“The properties are almost identical in size, plus or minus 40 acres, and an argument can be made for either parcel to be more valuable than the others,” Mr Kim wrote. “One major positive with our parcel on Elizabeth Island is that we have the ability to build a deeper water marina where it was not feasible on the parcel on Stocking Island.

“Therefore, we would be able to project additional income from boat rentals and docking fees with our project which, in turn, would substantially increase the income from our property.” Mr Assal admitted that, “excited” by the Elizabeth Island prospects, he transferred $1m to a Florida account on May 18, 2021, in accordance with Mr Kim’s instructions as the first one- third of the requested $3m.

And, after “additional funds” became available to him, Mr Assal sent $500,000 and $1.5m to King & Co on June 7 and 8, 2021, to make up the $2m balance. He alleged that, as requested by Mr Kim, these funds were sent with the wire instructions “these funds are for Exuma LLX which is owned by Steve Harrington”.

However, Mr Assal alleged that he became concerned that no formal agreements had been executed to confirm his 30 percent interest in Exumar LLC. “Not knowing the processes in The Bahamas, I was totally unaware as to what documents they were working on getting to me or how long it would take to get such documents to me,” he alleged.

Eventually, more than two years later, on August 24, 2023, Mr Assal alleged he was sent the unrecorded conveyance plus documents showing Exumar LLC owned Exuma Elizabeth Harbour. Also included was a Bahamas Investment Authority (BIA) letter from November 25, 2019, which gave an approval for the real estate purchase that was valid for one year and required tax to be paid and Central Bank permission.

That approval will now have expired, and Mr Assal said his attempts to use his interest in Exumar to obtain Bahamian economic permanent residency failed because he “did not have any legal or equitable interest in the property to support such application” as the Elizabeth Island transaction had not closed. And Exumar’s corporate filings in Florida did not register his purported ownership interest.

Asserting that he had only made $3m available in anticipation of closing a deal, which had not been closed or consummated, Mr Assal alleged: “I certainly did not agree that my funds would be used by Exuma Elizabeth Harbour to purchase the property on August 4, 2021. I certainly did not agree that my funds could be used for that purpose.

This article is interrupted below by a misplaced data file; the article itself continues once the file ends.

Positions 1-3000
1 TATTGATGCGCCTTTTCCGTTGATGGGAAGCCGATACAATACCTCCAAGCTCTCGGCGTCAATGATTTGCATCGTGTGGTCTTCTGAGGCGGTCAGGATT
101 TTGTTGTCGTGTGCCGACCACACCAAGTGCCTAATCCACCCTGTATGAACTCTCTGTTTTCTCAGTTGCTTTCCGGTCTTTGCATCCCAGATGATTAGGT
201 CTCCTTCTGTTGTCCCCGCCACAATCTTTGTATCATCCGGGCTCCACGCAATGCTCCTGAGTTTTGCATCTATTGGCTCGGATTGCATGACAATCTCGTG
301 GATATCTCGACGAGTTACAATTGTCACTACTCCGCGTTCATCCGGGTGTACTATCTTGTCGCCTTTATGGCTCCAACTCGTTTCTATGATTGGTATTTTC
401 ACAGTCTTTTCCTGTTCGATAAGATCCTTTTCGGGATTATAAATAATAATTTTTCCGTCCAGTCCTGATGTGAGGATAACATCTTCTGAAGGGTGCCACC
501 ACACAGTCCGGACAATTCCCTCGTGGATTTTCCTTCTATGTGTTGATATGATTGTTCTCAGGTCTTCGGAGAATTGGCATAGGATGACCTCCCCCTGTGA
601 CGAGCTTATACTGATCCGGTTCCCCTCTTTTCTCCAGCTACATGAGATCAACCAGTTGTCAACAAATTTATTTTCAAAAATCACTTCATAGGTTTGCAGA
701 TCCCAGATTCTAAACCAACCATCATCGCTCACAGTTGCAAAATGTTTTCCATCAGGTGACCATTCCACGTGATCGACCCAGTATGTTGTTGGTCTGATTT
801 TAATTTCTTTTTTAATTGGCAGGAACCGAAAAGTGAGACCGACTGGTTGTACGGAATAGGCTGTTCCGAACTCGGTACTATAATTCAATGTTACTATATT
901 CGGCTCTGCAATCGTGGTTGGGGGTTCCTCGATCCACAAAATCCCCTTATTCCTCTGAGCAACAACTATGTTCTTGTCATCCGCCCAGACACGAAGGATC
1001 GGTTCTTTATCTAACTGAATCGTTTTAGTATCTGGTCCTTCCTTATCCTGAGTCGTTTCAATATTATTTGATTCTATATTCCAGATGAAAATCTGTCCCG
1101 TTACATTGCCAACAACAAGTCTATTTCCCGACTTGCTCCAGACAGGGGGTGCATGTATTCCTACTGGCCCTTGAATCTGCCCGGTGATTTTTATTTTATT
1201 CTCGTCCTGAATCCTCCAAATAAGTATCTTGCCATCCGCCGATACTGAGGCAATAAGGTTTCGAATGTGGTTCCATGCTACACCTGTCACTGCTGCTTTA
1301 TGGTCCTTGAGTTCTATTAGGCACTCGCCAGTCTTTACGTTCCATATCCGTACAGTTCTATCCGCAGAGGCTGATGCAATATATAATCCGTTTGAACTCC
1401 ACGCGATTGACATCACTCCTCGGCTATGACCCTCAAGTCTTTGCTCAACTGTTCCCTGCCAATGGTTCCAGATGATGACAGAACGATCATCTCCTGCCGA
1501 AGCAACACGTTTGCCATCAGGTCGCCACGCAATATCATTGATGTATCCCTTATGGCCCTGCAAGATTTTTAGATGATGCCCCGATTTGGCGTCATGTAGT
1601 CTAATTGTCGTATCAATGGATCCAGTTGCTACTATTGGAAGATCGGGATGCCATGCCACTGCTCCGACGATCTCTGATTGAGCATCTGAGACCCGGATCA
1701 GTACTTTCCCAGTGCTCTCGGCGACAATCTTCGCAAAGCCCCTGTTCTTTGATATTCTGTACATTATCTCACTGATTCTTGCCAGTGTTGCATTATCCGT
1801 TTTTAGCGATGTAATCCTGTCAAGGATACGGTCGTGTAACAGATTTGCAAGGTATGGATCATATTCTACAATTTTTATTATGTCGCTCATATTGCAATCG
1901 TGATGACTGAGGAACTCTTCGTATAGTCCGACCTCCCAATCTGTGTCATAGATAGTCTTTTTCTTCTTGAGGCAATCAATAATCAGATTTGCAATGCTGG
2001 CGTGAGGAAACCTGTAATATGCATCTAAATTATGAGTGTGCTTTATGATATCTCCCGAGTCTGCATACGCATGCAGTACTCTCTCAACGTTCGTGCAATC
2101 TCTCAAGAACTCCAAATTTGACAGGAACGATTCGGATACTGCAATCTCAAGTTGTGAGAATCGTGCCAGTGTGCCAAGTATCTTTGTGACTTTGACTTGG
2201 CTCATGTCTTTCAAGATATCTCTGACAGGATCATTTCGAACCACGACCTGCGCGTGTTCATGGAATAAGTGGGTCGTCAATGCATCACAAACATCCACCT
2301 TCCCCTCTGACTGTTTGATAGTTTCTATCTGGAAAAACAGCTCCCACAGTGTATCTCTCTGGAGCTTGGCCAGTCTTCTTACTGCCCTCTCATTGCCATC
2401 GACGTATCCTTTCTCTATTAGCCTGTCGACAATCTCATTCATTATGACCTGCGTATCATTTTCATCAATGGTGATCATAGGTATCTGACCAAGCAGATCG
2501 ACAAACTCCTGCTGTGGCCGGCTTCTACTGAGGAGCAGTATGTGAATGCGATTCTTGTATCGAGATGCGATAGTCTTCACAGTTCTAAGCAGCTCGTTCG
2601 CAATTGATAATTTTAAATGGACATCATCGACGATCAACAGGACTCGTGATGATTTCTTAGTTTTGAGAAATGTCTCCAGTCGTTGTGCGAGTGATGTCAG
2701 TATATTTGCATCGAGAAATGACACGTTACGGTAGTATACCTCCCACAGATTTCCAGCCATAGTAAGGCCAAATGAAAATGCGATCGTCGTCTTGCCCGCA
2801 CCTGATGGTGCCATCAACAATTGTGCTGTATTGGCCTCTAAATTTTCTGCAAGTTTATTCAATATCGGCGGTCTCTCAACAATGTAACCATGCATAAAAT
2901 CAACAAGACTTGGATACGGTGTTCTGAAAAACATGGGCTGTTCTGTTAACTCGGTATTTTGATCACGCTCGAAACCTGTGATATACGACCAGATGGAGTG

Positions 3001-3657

“I only transferred my funds to [King & Co] so that they could be available to conclude the proposed trans- action once agreements for that purpose had been executed.. Also, it is not that I am ‘dissatisfied with the deal’ as Mr King has flippantly put it.

“It is that the proposed transaction did not take place, and it is unconscionable for the defendant to retain my funds or to have profited from them permitting Exuma Elizabeth Harbour to use them to purchase the property without my permission or knowledge in the circumstances where I have no interest whatsoever in Exuma Elizabeth Ltd or Exumar to-date.”

Comments

sheeprunner12 2 weeks ago

Sheriff Assal has a lot to learn about Bahamian lawyers ...... Like the one that he is (also) in bed with for Calypso Cove.

Fool me once ...... Shame on you. Fool me twice ...... Shame on me.

Don't get played for a fool, Assal.

🤣🤣🤣

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hrysippus 1 week, 6 days ago

If only he had sought my advice before choosing a law firm to represent him....

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concernedcitizen 1 week, 6 days ago

King and co ,,,,,Harrington ,,,,Enough said ...

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sheeprunner12 1 week, 6 days ago

But ........... who are these white lawyer people called King????? Are they indigenous descendants from ole England???? Where were they hiding all these years?????

Whatever happened to the black Kings from Cat Island????

This is hilarious